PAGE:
A computational model of the retina

M.J. Mulder, M.N. Steijaert, N.H.L. Kuijpers, H.M.M. Eikelder, ten, P.A.J. Hilbers

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Abstract

Although the retina is one of the best understood parts of the central nervous system, manymysteries of this complex tissue have not yet been unraveled. We have used computationalmodeling to comprise knowledge from literature and gain more knowledge in the interactionsbetween neurons on two levels. Here we present two models: the network model, which describesthe whole neuronal network of the retina and the ephaptic model, which deals with aspecific feedback mechanism between neurons (cones and horizontal cells) in the first layers ofthe retina.

In the network model we have included all known information on the pathways involved in colorvision in the primate retina. The behavior and output of this model depends on the spatial,temporal as well as the spectral information of the visual input. The model contains 20 typesof neurons, representing 3 types of cones (photoreceptors), 2 types of horizontal cells, 8 types ofbipolar cells and 7 types of ganglion cells. For each type of neuron there is a layer with cells ofthat type placed on a hexagonal grid. Each individual neuron is described by differential equationsbased on an electrical network of a capacitor in parallel with a number of resistors. Someof these resistors represent synaptic connections, for which the resistance can be controlled byadjacent neurons in the same layer as well as neurons in other layers.

The ephaptic model provides a more detailed description of the interaction between cones andhorizontal cells. For long it has been known that cone type photoreceptors convert light stimuliinto a chemical signal that is received by horizontal cells and bipolar cells. There is also a feedbacksignal from horizontal cells to cones. With our ephaptic model we study the hypothesisthat this feedback is caused by an ephaptic phenomenon, i.e., by the local modulation of extracellular ion concentrations. The differential equations describing the behavior of neurons in thismodel resemble those in the network model, but contain much more physiological detail, as wellas a description of the extra cellular potential in a specific region of the synapse.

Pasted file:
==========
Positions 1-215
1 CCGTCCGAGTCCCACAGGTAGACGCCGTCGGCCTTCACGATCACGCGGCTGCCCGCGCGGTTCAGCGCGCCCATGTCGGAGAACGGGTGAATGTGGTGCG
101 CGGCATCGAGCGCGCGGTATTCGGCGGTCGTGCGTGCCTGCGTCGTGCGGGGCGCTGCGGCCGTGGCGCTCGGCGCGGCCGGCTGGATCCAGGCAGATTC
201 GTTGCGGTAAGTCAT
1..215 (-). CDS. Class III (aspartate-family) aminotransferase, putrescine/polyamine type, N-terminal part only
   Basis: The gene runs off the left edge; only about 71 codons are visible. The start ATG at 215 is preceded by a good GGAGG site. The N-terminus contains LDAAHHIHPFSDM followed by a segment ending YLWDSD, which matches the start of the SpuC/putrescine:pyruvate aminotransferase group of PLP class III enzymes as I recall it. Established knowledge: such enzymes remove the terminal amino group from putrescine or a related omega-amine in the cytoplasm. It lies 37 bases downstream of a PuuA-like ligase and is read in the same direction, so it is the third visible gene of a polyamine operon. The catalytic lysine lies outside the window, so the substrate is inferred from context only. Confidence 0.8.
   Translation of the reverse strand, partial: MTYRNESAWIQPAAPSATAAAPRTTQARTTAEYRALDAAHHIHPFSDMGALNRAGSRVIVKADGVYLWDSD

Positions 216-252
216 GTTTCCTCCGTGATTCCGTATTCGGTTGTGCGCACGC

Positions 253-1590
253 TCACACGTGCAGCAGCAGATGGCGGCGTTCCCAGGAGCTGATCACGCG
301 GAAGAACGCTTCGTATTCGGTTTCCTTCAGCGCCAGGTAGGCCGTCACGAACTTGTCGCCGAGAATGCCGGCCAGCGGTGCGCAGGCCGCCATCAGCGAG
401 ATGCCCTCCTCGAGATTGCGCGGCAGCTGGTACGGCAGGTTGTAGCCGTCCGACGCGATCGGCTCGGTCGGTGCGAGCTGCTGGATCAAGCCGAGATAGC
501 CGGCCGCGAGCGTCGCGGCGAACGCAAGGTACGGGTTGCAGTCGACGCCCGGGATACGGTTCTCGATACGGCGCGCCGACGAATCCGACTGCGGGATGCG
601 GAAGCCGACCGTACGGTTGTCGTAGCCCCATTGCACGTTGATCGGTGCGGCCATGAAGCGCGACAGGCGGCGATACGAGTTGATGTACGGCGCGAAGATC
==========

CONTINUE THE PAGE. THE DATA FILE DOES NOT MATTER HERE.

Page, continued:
Simulations with the network model show qualitative agreement with biological phenomena.Examples are differences in spatial resolution of the various pathways and the change in networkbehavior if one type of cone is missing (color blindness). However, the model lacks physiologicaldetail of the ephaptic interaction between cones and horizontal cells. This lack of physiologicaldetail can be filled in with our model of ephaptic feedback. The ephaptic model fits well withexperimental data and shows that ephaptic interaction can indeed explain feedback from horizontalcells to cones.

Our network model can be used to study the whole retina as if it were an image processingunit, whereas the ephaptic model can be used to study the specific interaction between conesand horizontal cells. The combination of the two models yields a model that can explain bothphysiological and perceptual phenomena.

Original languageEnglish
Title of host publicationProceedings of the First Dutch Conference on Bio-Medical Engineering (BME 2007) 18-19 January 2007, Egmond aan zee, The Netherlands
Pages44-
Publication statusPublished - 2007
Event1st Dutch Bio-Medical Engineering Conference (BME 2007), January 18-19, 2007, Egmond aan Zee, The Netherlands - Hotel Zuiderduin, Egmond aan Zee, Netherlands
Duration: 18 Jan 200719 Jan 2007

Conference

Conference1st Dutch Bio-Medical Engineering Conference (BME 2007), January 18-19, 2007, Egmond aan Zee, The Netherlands
Abbreviated titleBME 2007
CountryNetherlands
CityEgmond aan Zee
Period18/01/0719/01/07

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